(30:24): [Susan Stewart]: Can you please address our reluctance – that is, shame – to use tools like a cane or a walker or a raised toilet seat because it signals illness and dependence to oneself and also family members, friends and co-workers?

(30:46): [Casey O’Brien]: We see that a lot, especially when patients come into the hospital. And I think the word reluctance – I understand that, but I try and tell my patients, use it as a change of perspective. If somebody needs a walker or a raised toilet seat to give them independence, to create a source of capability, it's giving you something that you weren't able to do before. It may look a little different, but it's creating independence in a way.

(31:18): And creating it in a safe way. Just as you wouldn't put a child on a bike without a helmet, when you're getting up and you're walking and you're feeling weaker, if you need a walker in a short-term setting, it's giving you that independence to do what you wanted to do before with just a little bit of a safety net. And I think that just having the perspective of it's to help increase your independence instead of holding it back because of a disability, I think is the best way to do that.

(31:51): [Corrine Kellerman]: And actually I would like to chime in on that as well, Sue. I think there are a lot of products out there on the market that can look pretty subtle too. A good example of that is, let's say if you don't want to have a toilet raiser. If maybe you were planning on making some updates to your bathroom anyway, you could just look into installing a toilet that's naturally a taller height. Because really, taller surface heights work for everybody, and then that's a modification that no one's going to notice but it's helpful to you as well. You could also think about if you have two bathrooms in your house, you could think about keeping all the equipment that you use in your bathroom by your bedroom, and keeping it out of the guest bathroom if you want to keep that more subtle.

(32:43): [Susan Stewart]: Are there walkers that work well on uneven terrain, something that makes it easier or safe to walk in the woods for example?

(32:59): [Chelsea Arakaki]:  Sue, I'll take this question. There are actually versions of Rollator. Rollator is a brand name, but you can Google it under that term. It's basically a four-wheeled walker. There are lots of different versions of it, but I have seen patients actually utilize Rollators on uneven surfaces, going out onto grassy fields, into wooden terrain, different things like that. It just depends on the wheels on that Rollator. But the Rollator typically comes with brakes to help you slow it down on inclines and declines. It typically also has a seat and a storage basket that can be provided for seated rest breaks that you may take while you're out.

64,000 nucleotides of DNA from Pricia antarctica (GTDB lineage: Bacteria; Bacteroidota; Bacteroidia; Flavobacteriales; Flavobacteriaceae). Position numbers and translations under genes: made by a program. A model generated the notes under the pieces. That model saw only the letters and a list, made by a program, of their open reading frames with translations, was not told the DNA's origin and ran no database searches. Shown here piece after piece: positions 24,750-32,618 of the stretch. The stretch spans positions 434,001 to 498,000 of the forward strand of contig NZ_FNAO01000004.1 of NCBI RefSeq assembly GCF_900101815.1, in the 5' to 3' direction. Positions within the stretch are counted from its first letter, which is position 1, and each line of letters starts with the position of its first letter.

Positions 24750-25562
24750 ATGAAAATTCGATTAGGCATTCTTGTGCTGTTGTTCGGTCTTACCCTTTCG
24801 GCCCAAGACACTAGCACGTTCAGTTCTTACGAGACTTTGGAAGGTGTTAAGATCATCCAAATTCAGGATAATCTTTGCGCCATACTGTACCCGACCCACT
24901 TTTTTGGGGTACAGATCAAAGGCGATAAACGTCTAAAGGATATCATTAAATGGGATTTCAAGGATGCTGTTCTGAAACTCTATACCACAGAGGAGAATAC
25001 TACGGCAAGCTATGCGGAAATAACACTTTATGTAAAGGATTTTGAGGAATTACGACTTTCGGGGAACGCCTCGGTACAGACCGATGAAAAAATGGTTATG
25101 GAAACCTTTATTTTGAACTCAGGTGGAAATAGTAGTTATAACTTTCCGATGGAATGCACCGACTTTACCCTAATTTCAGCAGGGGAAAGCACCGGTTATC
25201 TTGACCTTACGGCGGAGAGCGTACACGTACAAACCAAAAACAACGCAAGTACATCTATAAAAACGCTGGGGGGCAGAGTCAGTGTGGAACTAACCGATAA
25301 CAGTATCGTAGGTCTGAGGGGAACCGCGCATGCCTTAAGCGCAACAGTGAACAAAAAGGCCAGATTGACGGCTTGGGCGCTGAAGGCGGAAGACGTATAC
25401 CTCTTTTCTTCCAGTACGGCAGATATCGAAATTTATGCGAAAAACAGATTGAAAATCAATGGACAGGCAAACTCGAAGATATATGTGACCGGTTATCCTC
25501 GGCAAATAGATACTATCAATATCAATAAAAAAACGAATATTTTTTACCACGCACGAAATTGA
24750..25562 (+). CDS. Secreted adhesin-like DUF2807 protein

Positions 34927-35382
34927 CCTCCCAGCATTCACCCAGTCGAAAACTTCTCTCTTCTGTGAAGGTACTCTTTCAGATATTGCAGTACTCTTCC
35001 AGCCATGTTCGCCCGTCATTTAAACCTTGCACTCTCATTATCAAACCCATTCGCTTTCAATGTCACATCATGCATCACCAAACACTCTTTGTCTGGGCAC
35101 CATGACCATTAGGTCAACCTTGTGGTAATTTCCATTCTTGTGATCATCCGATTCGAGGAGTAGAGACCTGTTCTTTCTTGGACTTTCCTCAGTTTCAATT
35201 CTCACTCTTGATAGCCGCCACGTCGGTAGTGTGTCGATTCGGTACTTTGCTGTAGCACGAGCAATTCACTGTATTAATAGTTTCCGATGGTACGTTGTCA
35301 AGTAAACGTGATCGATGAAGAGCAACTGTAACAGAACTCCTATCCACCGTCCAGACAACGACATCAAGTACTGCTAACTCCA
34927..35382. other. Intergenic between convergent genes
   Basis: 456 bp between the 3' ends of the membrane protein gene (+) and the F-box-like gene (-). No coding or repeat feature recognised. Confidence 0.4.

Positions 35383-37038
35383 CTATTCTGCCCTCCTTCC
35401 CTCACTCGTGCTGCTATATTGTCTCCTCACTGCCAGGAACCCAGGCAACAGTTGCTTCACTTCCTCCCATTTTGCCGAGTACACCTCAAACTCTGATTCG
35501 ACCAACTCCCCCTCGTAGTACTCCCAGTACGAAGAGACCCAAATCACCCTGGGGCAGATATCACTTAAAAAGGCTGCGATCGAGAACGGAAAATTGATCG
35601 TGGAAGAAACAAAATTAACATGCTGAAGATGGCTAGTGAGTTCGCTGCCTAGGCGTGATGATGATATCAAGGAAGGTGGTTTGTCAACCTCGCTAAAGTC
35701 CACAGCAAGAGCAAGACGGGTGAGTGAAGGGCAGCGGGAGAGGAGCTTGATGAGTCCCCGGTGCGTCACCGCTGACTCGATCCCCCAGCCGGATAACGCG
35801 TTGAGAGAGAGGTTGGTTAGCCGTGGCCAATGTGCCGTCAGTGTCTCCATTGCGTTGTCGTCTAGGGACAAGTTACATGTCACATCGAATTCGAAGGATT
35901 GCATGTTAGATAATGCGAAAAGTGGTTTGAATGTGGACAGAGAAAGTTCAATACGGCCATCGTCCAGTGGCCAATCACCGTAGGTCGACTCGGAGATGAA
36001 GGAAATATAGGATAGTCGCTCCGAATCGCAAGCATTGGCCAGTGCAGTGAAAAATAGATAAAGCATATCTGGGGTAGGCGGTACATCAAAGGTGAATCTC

(33:51): [Susan Stewart]: How can I be sure that my lack of energy is due to fatigue or depression? In other words, how do I know what's causing my fatigue?

(34:12): [Corrine Kellerman]: That's a great question. One thing I might think about is, fatigue tends to fluctuate. You might go through – even day by day – some changes in your fatigue levels, versus if you have true depression it's more of a persistent sort of feeling. So that might be one thing that you could think about. Is this kind of coming and going or is this staying pretty steady?

(34:37): Certainly, if you are noticing that this is going on and it's going on for a while, I would definitely reach out to your doctor about it to help decide what's going on there. Those would be my initial thoughts. It's a tough question though, which I think is why it can be really hard to realize whether it is fatigue or depression, hard to separate out.

(35:02): [Susan Stewart]:: After stem cell transplant for multiple myeloma, at what stage would you recommend restarting cardio and resistance exercise for someone who was previously very fit and has been exercising for the past two months, just starting transplant? This individual is 60 years old. Chelsea, is this something you want to take?

(35:28): Chelsea Arakaki]: Yeah. After... Stem cell transplant, multiple myeloma...